State representatives, civil leaders and public servants unveiled the new signage for the Hwy. 290 corridor Nov. 1, designating the Northwest Houston portion of the roadway as the Ronald Reagan Memorial Highway.
The name was first assigned to the stretch of highway from Beltway 8 to the Waller County line in the 2005 Texas Legislature, according to the Texas Department of Transportation. Years later, the signage is now in place with the help of $24,000 in private donations.
"The only thing that was holding this up is we made it where it had to be [funded] privately," said state Rep. Allen Fletcher, R–Tomball. "We raised the private funds to get this sign out here. The time has come. I'm honored to be here today and to be a part of this. I look forward to my business card saying Ronald Reagan Memorial Highway."
Private donations received by TxDOT were made by dozens of private citizens, government officials and organizations in order to fund the necessary signage. The main proponent for the bill was state Rep. Dwayne Bohac, R–Houston, as it was his decision to name the corridor after the former president and helped pass it through the Senate, according to state Sen. Dan Patrick, R–Houston.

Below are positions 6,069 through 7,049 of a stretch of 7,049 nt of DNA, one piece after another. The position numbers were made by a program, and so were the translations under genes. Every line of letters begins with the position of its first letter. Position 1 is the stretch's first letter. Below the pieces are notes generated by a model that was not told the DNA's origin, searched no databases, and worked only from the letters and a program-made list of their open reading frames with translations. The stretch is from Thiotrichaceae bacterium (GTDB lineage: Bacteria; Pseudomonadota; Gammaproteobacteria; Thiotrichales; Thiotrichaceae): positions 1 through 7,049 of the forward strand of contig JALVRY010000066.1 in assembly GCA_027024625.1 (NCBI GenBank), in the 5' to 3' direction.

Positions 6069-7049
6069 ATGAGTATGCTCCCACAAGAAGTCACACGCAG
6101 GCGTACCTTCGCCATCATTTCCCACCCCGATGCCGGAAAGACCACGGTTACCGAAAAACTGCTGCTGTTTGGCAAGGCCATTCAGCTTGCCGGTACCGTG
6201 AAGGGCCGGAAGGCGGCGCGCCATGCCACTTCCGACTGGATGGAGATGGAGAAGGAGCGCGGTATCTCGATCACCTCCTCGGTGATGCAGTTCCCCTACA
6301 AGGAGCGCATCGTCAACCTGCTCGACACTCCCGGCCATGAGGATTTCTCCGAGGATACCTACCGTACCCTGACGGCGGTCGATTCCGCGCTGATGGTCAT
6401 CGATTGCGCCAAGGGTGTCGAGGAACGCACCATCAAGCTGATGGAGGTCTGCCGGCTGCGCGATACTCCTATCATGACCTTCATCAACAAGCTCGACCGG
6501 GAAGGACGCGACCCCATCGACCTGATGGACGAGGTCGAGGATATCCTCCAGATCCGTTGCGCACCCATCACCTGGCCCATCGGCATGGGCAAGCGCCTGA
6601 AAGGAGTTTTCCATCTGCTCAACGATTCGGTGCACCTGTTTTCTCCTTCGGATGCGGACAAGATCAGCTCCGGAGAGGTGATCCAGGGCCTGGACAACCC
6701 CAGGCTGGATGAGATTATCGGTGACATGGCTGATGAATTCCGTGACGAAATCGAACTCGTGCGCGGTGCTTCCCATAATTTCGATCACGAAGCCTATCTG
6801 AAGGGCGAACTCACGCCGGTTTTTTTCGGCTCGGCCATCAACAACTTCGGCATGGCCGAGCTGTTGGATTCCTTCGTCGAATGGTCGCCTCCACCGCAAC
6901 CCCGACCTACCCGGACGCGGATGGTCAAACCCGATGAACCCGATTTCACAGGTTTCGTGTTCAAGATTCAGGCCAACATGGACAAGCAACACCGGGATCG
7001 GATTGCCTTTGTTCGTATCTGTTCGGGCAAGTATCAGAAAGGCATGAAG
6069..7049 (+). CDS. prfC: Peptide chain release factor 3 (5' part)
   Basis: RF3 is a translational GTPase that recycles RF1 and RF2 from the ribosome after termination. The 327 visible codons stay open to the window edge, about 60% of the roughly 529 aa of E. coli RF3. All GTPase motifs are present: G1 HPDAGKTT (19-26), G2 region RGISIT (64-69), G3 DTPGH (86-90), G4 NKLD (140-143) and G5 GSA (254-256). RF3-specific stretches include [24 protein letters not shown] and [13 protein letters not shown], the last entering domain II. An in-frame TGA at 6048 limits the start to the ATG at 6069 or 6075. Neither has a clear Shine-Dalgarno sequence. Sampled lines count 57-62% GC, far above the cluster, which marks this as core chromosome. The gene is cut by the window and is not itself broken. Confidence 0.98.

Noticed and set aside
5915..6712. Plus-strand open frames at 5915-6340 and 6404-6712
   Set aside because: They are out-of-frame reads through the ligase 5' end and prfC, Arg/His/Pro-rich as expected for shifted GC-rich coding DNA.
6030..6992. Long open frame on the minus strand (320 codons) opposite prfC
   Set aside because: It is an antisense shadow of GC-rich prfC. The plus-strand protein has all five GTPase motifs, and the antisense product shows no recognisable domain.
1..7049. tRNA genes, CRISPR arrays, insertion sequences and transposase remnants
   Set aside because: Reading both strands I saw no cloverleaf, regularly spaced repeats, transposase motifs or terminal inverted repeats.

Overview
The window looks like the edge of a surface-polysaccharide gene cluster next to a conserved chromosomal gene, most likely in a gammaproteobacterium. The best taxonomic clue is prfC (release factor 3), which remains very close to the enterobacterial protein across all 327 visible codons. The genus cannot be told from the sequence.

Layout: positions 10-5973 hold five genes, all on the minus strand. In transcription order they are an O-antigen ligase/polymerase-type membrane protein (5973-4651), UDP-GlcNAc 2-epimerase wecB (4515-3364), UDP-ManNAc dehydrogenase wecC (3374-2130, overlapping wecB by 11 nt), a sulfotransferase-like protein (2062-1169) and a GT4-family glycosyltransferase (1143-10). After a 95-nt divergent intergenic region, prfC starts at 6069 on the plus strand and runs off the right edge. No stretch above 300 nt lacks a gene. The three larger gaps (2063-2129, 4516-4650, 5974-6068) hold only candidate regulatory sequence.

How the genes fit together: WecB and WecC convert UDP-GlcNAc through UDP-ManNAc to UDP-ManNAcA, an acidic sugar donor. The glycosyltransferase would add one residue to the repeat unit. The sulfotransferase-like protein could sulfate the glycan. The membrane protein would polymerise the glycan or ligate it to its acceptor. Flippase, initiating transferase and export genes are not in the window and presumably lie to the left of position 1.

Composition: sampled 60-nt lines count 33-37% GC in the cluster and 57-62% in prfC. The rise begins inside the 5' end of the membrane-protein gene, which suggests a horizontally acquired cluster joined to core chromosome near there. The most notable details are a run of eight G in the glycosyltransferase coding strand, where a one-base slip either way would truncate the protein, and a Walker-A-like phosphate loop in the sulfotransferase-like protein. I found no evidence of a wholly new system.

"I am a big fan of Ronald Reagan because he restored our belief in America during very tough economic times," Bohac said. "We all believed that it was truly morning in America and that we could grow this economy and be a secure nation. That's the type of leadership that all American's crave."
Markers from TxDOT designating the Ronald Reagan Memorial Highway will be placed at each end of the corridor near the Beltway 8 interchange and the border of Waller County, said Karen Othon, TxDOT public information officer.
"Today, when we speak in the name of Reagan we hold it in high esteem of those glory days of productivity, prosperity and when we had people joining hands across the banner moving forward for this country of ours," said Jack Cagle, Harris County Precinct 4 commissioner. "What a privilege it is to have our keystone freeway—as we continue to develop and expand it—as no longer a place where we wait, but a place where we move."